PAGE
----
Nowadays most computers are connected to the internet which has had a transforming effect on the way we work and the tasks we can do. The internet enables us (via our devices) to access more information than ever before and communicate easily with people anywhere in the world at any time. Here we look at some ways of using the internet and your browser, including searching and communicating online.
Click Next Steps for how to put the tips into practice.
As well as allowing you to view websites, browsers have other useful functions that can help save time and effort.
Browsers allow you to create 'bookmarks' to web pages you visit regularly. If you log into your browser, these bookmarks can be accessed across any device with that browser. You can also add plug-ins and extensions to your browser: these are pieces of software that add functions to web pages or the browser itself.
If you are using Chrome with your University account and are logged in, you can take your bookmarks and extensions with you on any University computer by opening Chrome and clicking on the person icon in the top right hand corner to log in.
IT Services have guidance on security and browser plug-ins. Keeping your software up to date will help keep your computer secure.
Log in to Chrome and bookmark some of your most used sites.
The resources on this page will help you to use the web, but if you want to learn a little more about what's happening behind the scenes, try one of the following courses.
There are a range of ways to communicate online. Email may seem like the obvious choice, particularly when communicating with others in an organisation, but it is worth considering whether email is always the best option. Instant messaging, updating a web page or blog, or working in collaborative documents can be more effective in many circumstances.
Social media opens up even more ways to communicate and share your work with others.
Often you will use a search engine such as Google or Bing to search online. Search engines are websites that look through the web for pages matching the terms that you enter in your search.
For guidance, see Google's help page 'How to search on Google', or the 'Expert Search tips' at the bottom of that page for more advanced options. Most of this guidance is relevant whatever your search engine of choice is.
There is no specific search engine to use at York. Many people use Google because it is familiar (and is the default option when using the Chrome browser). See below for a guide to Googling, particularly in an academic context.
The ability to use search terms to find what you are looking for is not only useful on a search engine. Many of the Google Workspace applications you will use at York, including Mail and Drive, use searching to help you find your documents and emails.
Wi-Fi is a way of transmitting computer data through the air using radio waves. You may be aware of it as a way of connecting to the internet using a range of devices including desktop and laptop computers, tablets and smartphones, and games consoles and e-readers.
The University of York WiFi network is called Eduroam. To set up your mobile device, see the IT Services setup guides. Once you've connected your device to Eduroam, it will automatically reconnect to the WiFi the next time you are on campus or any other institution that is part of the Eduroam network.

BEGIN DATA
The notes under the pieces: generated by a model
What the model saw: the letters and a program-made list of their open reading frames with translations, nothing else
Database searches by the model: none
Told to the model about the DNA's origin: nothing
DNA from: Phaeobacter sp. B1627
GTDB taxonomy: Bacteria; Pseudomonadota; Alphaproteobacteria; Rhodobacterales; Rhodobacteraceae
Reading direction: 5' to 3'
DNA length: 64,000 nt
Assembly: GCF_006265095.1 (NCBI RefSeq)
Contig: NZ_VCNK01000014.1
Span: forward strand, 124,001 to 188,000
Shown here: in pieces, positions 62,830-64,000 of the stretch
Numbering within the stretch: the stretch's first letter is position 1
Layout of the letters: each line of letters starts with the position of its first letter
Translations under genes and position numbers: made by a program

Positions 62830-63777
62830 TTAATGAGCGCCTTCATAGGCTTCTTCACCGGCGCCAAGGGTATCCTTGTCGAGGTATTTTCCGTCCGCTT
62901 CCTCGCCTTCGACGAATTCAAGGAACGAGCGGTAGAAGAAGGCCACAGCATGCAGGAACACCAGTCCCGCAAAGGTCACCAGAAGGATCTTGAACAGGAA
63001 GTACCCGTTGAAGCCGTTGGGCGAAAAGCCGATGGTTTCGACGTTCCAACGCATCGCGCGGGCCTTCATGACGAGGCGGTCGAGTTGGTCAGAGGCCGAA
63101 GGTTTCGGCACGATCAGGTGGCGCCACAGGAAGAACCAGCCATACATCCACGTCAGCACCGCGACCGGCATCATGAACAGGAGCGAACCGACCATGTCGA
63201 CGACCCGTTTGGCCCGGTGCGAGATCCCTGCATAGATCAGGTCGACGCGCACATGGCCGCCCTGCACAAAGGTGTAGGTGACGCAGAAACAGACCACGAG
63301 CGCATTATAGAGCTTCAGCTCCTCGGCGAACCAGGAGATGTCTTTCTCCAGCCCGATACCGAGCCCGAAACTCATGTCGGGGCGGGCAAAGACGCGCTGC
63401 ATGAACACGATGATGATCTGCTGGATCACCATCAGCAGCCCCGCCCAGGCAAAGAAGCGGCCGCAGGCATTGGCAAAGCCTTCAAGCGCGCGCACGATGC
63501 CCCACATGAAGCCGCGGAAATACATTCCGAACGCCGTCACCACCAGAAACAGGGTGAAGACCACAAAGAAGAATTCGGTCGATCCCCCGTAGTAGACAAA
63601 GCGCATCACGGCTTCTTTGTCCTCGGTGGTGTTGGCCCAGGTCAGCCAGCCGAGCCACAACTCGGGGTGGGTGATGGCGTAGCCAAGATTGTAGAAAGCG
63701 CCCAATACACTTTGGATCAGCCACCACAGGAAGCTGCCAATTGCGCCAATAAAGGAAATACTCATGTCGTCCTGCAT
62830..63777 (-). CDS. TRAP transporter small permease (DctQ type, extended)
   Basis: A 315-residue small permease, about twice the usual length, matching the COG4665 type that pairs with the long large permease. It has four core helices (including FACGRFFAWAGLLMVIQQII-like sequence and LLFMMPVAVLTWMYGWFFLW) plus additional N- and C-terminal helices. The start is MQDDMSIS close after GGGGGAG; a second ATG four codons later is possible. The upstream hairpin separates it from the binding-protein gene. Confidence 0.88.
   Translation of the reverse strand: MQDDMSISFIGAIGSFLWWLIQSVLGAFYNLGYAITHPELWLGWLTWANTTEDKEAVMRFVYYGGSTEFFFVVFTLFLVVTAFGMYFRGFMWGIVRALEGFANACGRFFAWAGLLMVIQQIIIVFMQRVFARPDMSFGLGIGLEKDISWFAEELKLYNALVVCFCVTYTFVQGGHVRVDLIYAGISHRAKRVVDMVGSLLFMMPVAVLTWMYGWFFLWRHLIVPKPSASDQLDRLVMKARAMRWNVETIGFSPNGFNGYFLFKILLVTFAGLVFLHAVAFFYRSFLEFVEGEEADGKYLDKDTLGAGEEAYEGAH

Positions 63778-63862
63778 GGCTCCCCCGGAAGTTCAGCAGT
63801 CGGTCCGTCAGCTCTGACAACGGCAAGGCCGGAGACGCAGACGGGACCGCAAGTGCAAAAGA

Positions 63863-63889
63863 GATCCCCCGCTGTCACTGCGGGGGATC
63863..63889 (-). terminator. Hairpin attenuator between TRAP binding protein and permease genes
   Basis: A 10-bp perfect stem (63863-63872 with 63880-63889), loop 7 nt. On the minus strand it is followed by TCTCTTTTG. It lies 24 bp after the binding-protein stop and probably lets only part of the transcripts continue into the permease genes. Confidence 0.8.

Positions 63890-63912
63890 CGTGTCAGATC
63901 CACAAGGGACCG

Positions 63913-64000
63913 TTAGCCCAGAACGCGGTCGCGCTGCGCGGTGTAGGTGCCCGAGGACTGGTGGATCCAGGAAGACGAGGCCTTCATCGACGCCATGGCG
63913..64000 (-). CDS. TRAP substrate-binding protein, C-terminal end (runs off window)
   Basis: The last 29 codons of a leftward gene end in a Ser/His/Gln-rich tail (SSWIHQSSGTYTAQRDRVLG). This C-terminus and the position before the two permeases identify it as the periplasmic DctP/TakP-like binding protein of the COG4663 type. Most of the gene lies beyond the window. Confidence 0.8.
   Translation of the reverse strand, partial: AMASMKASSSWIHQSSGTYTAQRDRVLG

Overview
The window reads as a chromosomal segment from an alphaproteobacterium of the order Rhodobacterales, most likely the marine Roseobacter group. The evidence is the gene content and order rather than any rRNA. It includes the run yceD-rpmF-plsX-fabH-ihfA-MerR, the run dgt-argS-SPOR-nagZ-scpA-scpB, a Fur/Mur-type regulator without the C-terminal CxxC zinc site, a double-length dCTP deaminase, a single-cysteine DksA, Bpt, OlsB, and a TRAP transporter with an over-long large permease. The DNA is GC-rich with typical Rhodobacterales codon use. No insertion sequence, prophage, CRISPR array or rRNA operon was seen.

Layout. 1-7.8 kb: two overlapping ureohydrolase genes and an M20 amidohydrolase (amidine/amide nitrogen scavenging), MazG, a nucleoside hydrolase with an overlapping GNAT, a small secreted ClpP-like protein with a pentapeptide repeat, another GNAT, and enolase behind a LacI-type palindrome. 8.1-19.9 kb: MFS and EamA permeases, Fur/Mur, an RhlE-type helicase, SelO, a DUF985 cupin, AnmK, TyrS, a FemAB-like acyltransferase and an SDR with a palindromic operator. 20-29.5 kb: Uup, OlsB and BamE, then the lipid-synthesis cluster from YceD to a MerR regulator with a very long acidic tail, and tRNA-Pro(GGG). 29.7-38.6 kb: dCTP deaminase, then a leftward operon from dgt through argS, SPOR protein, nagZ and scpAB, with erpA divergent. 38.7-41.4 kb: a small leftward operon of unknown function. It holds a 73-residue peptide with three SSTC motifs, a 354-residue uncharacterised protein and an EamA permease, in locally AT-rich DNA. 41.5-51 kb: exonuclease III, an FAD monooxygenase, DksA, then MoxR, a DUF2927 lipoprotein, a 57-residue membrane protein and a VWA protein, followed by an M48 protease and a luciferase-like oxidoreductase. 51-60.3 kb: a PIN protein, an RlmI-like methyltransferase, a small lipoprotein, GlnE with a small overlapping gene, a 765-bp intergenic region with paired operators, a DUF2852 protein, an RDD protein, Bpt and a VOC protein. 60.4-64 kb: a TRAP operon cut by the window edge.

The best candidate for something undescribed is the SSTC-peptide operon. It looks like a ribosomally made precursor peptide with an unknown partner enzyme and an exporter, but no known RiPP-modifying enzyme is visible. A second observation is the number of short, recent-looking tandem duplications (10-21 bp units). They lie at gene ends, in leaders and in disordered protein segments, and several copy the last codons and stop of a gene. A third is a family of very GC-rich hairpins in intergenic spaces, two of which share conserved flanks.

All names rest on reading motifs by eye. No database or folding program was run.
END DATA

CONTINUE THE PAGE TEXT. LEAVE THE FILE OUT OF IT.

If you haven’t done already, why not set up eduroam on one of your mobile devices?
Pop-up boxes are new browser windows that open when you click a link on a web page. These can be for legitimate reasons, such as selecting a date for an appointment, but the term 'pop-ups' has become synonymous with intrusive advertising and pages designed to make you click on things that might harm your computer.
Cookies are also a common feature you'll experience on most websites. A cookie is a small text file downloaded onto your device when you visit a website. Information saved by cookies allow the site to do things like; keep you signed in, remember which stories you've read, and provide you with locally relevant content.
If you have any doubts about the validity or security of a pop-up (i.e. you are not sure if it is doing what it claims to be doing and will not harm your computer or personal details in the process) then you should not click anything on it. Instead, use the 'X' button in the top corner to close the window.
Modern web browsers often block pop-ups by default. For example, Google Chrome - the browser we recommend you use at York - automatically blocks pop-ups. If you need to view a pop-up that you know is safe, you will have to go into Settings and add the website in question to the list of allowed websites for pop-ups.
If you want to take more control of cookies and other website data that is stored on your device, you can do so in most browsers by going into settings and turning cookies on or off.
Watch this video for a humorous take on the paranoia that can surround the issue of cookies.
If you have ever shared a video on YouTube, you may have seen the word 'embed' as another option. Selecting 'embed' will usually give a block of computer code that can be copy and pasted into other websites you manage, such as a VLE site or a blog. Once you've done this, your page will now be able to have an element of content from the original page, such as a YouTube video or an image.